Sikkema Jenkins & Co. is pleased to announce two-person exhibition of new paintings by Marc Handelman & David Schutter.
Marc Handelman’s new body of work explores the possibility of painting to engage ongoing questions of visual and ideological correspondence within an aesthetic lineage of the sublime. Working in the nuanced political modeling of 19th century American landscape painting and fascism, Handelman’s project makes visible (rather than re-envisioning) the spectacular technological facades of corporate and military power. Handelman’s current paintings are an attempt to contend with the visual and rhetorical construction of affects of seduction, persuasion, and power, and to explore a critical space of self-implication.
Selecting romantic tropes from current defense corporation public relations and ad campaigns, images are displaced, ruptured, veiled, and stained as they are imported from outside the pictorial field through a transferring process that distends the image into a series of veneers in a kind of virtual ‘pliage’, or folding. These successive pictures integrate and disrupt pictorial and material events; the effect is to obfuscate or void the very grounds which are themselves the cut-out fragments of an out-scaled corporate logo. The landscape image, as a ready-made, ciphers tension between a staging ground whose aesthetic language is ever-full but whose capacity to represent is correspondingly mute. Omission, cloaking, abstraction and mastery vs. the loss of control and self, become metonymic operations in both source and process. Corporate, individual, and representational identity are leveled in a visually unstable form, rendering the privilege of aesthetic contemplation literally unthinkable.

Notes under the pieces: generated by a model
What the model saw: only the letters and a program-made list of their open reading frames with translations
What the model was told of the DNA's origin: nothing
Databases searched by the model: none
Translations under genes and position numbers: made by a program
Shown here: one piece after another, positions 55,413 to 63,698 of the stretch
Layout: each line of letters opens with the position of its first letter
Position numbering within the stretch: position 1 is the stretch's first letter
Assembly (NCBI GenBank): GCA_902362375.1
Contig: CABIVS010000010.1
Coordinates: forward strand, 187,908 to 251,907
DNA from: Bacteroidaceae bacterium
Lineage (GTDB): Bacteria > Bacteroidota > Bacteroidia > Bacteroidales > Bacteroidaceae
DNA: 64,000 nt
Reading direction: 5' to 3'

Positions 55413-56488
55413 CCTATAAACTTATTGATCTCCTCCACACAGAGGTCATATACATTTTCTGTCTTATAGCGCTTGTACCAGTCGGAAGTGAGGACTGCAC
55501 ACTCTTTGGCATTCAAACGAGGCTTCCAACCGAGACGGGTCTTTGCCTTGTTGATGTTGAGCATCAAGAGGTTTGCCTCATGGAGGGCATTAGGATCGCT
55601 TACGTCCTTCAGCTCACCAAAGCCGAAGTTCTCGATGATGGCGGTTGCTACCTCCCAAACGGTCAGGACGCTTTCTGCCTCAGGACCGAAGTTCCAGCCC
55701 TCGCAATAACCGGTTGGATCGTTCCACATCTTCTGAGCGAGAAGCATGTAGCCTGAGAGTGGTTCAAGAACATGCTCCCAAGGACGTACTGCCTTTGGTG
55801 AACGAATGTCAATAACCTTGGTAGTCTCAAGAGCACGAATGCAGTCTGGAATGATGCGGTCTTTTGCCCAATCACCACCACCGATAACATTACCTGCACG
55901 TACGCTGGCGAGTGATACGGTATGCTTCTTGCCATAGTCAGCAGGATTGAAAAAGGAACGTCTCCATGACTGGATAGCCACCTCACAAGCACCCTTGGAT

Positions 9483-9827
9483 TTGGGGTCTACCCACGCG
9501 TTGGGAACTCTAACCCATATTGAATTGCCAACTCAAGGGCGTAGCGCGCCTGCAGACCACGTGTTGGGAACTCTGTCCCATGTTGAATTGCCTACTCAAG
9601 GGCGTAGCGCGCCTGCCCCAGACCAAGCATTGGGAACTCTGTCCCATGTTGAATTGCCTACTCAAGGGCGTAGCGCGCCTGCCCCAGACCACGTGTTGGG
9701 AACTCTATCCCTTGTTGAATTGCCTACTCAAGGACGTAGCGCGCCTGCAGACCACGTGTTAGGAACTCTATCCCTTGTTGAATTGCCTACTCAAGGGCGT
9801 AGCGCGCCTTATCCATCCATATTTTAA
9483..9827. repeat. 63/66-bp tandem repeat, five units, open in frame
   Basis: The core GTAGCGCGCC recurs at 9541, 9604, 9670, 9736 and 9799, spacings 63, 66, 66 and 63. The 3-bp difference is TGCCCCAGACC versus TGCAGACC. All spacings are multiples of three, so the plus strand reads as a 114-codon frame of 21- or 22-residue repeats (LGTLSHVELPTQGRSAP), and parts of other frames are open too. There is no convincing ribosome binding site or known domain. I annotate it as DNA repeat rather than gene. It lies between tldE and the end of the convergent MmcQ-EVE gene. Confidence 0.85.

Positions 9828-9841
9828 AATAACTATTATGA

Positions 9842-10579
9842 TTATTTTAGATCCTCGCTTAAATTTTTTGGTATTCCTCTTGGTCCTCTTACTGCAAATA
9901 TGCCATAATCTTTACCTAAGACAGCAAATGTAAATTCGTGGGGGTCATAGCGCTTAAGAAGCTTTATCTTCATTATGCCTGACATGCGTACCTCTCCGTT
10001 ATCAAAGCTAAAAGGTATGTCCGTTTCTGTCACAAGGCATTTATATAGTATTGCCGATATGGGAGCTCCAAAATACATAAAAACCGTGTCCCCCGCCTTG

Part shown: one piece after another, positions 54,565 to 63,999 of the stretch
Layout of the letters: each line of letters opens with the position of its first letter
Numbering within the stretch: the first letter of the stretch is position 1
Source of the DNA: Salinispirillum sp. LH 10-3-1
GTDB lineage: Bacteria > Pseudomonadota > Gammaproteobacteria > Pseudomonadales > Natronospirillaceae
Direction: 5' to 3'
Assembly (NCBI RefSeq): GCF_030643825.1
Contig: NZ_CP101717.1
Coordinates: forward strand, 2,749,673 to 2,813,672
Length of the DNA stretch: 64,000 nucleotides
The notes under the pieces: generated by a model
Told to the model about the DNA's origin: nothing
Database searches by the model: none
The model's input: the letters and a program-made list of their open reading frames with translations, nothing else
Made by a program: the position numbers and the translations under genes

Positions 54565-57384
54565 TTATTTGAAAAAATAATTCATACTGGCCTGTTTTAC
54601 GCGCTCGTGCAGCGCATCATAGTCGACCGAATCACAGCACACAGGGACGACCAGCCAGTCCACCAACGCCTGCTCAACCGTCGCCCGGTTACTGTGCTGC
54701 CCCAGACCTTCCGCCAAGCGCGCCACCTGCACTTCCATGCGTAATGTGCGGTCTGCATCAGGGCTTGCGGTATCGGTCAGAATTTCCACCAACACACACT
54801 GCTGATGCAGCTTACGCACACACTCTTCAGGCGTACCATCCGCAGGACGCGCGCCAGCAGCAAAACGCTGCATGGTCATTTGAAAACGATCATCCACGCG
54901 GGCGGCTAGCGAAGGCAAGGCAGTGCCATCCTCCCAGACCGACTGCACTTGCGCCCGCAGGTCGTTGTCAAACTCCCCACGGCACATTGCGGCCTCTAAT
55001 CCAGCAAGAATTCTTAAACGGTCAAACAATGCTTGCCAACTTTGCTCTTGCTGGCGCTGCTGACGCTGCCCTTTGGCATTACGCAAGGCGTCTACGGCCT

Handelman is a graduate of the MFA program at Columbia University. His work has recently been exhibited at such institutions as The State Hermitage Museum, St. Petersburg; The Saatchi Gallery, London; Orlando Museum of Art, Orlando; and Royal Academy of Arts, London.
David Schutter is interested in the practice of painting as a form of repetition that relocates the strata of our historical field. For each project, Schutter studies an historical artwork through drawings, notes, and archival research in an attempt to build up an actual and mnemonic bank of information on this work. These accumulated source materials are put aside before beginning the process of re-making new versions of the source paintings.
Featured in this exhibition are six works based on Jean-Antoine Watteau’s Fête Champêtre (1718-21), from the collection of The Art Institute of Chicago, as well as a group of ten works based on cloud studies by John Constable, from the collection of the Yale Center for British Art, installed in the salon-style configuration designed by the YCBA. Schutter has “re-made” each of the paintings in a one-to-one scale with like materials. More a phenomenological study than a test of memory, the paintings speak of reproduction as a form of engagement with the historicity of our contemporary situation.
David Schutter has exhibited his work nationally and internationally. Recent solo exhibitions include Sight Threads, Sense Threads at Aurel Scheibler, Berlin; Afterpaintings at the Museum of Contemporary Art, Chicago and the Gemäldegalerie, Staatliche Museen zu Berlin. Later this year, Schutter will execute a solo installation project at the National Gallery, Scotland.